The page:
and the test will be run over as many hosts were specified in the jmeter-ec2.properties file.

 

Project Source: https://github.com/oliverlloyd/jmeter-ec2

Why does Think Time matter?

A lot of people can tell you what think time is but surprisingly few can explain why it is important. It’s actually an excellent interview question, typically, if you ask a less experienced performance tester this question they will give the stock response: “because it makes your scripts more realistic”. But why does this matter? If I have a simple script that logs into an application, performs 3 purchase actions, and then logs out, why do I care if it pauses in-between page requests? A more experienced person, when asked the same question, is likely to check his watch, take a deep breath, and begin with: “Well,…”.

What comes after that ‘Well,’ could actually be many things but from a person’s response you can gain a good understanding of their experience, for example, I spend a lot of time performance testing session based applications running on Java so my answer would start with something like this:

Think time matters because it holds open a user’s session for a realistic period of time. This means the memory footprint of that user exists for longer (compared to not using think time) and as a consequence I can be more confident that my test is providing a useful representation of how memory will be used in the JVM. Anyone who has experience tuning memory usage in JVMs will know that this is crucial. Without think time you cannot test concurrency, without accurate concurrency you cannot test heap size, garbage collection, thread / connection pool sizes, etc., your entire load profile would pretty much be wrong and your test substantially less useful.

Equally important is knowing when think time is not required. If I am writing a script to test calls to atomic webservices then I have no need to use artificial wait times. My requests will still be using memory in the application server but, in the case of a stateless, atomic call, this memory will only exist for the life of the actual request and the inclusion of think time in-between each call will serve no purpose and could actually detract from the benefit of the test.

Understanding the real purpose of think time is extremely important if you want to build an accurate test scenario; far too many applications are tested without think time (because it reduces the number of vusers required and is thus often cheaper) which results in completely unrealistic results leading to problems being missed and then performance issues in Production systems.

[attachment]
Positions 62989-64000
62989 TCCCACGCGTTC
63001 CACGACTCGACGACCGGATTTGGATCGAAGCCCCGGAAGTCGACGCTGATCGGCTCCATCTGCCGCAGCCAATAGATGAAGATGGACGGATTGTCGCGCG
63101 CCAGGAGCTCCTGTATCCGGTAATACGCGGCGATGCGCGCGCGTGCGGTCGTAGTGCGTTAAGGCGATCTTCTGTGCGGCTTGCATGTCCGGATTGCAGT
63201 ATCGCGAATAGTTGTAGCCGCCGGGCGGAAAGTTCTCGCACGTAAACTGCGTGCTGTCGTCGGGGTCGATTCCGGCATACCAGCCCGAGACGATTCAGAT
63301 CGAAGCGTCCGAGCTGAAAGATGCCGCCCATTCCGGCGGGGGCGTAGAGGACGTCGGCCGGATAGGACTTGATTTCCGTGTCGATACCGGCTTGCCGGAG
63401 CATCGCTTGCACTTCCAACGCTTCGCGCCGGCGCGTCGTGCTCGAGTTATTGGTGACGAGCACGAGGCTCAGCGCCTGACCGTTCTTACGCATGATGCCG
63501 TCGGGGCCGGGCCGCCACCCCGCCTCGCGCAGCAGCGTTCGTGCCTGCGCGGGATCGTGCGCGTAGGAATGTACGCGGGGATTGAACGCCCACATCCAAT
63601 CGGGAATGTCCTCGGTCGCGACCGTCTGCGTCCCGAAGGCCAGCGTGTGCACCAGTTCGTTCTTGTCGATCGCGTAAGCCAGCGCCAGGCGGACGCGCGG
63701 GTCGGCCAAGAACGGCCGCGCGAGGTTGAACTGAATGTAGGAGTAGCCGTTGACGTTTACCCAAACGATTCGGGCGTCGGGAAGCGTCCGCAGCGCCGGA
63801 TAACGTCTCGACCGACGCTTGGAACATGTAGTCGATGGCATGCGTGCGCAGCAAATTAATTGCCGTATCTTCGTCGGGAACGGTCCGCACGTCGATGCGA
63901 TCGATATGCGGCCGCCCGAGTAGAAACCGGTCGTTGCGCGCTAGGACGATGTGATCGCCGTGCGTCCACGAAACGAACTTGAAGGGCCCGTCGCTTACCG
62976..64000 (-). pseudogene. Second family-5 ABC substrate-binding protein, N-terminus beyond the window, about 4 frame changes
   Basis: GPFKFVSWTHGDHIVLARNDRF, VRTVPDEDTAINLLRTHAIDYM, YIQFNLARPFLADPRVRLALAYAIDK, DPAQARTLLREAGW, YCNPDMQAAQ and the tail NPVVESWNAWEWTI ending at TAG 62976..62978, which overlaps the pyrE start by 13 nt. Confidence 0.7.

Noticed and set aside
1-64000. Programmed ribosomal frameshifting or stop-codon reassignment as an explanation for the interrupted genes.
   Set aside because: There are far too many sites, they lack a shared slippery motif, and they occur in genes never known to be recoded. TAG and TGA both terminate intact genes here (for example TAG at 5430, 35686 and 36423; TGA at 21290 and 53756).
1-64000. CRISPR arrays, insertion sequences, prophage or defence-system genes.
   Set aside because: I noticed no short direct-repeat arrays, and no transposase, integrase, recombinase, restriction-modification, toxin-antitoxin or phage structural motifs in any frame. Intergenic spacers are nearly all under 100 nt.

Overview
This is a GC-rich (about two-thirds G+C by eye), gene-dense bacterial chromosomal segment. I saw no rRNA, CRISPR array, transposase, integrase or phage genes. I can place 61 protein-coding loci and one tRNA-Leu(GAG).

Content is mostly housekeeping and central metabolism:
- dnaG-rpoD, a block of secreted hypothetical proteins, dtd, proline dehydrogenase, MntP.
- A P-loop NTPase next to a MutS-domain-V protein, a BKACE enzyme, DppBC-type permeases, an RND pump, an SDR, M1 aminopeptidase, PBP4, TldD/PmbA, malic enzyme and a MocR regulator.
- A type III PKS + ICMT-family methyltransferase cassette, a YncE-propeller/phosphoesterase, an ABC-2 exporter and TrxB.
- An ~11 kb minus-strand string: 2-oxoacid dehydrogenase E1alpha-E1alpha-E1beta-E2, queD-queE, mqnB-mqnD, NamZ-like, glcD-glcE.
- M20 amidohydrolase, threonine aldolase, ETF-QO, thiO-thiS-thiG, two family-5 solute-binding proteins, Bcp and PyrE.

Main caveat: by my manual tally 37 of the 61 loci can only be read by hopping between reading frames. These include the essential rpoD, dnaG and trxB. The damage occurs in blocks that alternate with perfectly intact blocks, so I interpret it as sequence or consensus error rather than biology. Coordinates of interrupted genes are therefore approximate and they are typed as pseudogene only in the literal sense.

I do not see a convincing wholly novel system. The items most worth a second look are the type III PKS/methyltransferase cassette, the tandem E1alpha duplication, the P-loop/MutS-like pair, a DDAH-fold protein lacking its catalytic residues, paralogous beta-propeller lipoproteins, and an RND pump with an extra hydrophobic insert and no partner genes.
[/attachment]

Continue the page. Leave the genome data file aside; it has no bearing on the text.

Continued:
Note. Think time has almost nothing to do with Pacing, they are two separate concepts used for separate purposes. About the only time they relate is where you need to consider the impact of think time when calculating pacing.

How to write a useful Non Functional Requirement (NFR)

The most important points to consider when writing an NFR are:

1. Qualified – It should describe in words what is required. This is important, spreadsheets with boxes that have numbers in them are only useful if everyone agrees on the same assumptions – this is rarely the case as a box with 1 second in it can mean a lot of things to a lot of people.

2. Defined – For example, a response can be measured at various points, there are lots of layers that a request can pass through and the very last point in the stack is when it hits the user’s eyeball. It is important to define which layer we are working in. Typically, in load testing you want to remove the client and the network and only focus on server response times (different people have different bandwidths and different PCs so we remove those variables).

3. Quantified – We need actual numbers to work to. The best number to use is the 90th percentile as this prevent the minority skewing the majority.

4. Flexibility – NFRs are not written in stone and can be changed. But we must have a line in the sand to start with. This line can be, and usually is, moved but having it defined prevents either needless tuning or, worse, insufficient tuning.

5. Volumetrics – Now that we know how fast we want the system to respond we have to decide under what conditions we want it to do this. This is known as defining the ‘load’ to be tested to and is most often expressed in terms of business requests per second/minute. For end to end performance testing it should be complete and describe traffic from all sources. For component testing it should set the scope for what is to be tested. If the system is complicated then this data can be defined in a separate document and referenced.

 

An example:
“As a business owner, I want 85% of Login requests to be served within 650ms, 95% within 850ms and none over 1200ms where a response is defined as a HTTP 200 return code from the server to Apache and does not include any client side or external network (internet) processing. Requests must be made against a fully populated database that is a replica of Production and this level of performance should be maintained for 1 hour without degradation during a simulation of the peak load as defined in the ‘Project Volumetrics’ document which includes 2.6 Login requests per second via 220 concurrent threads.”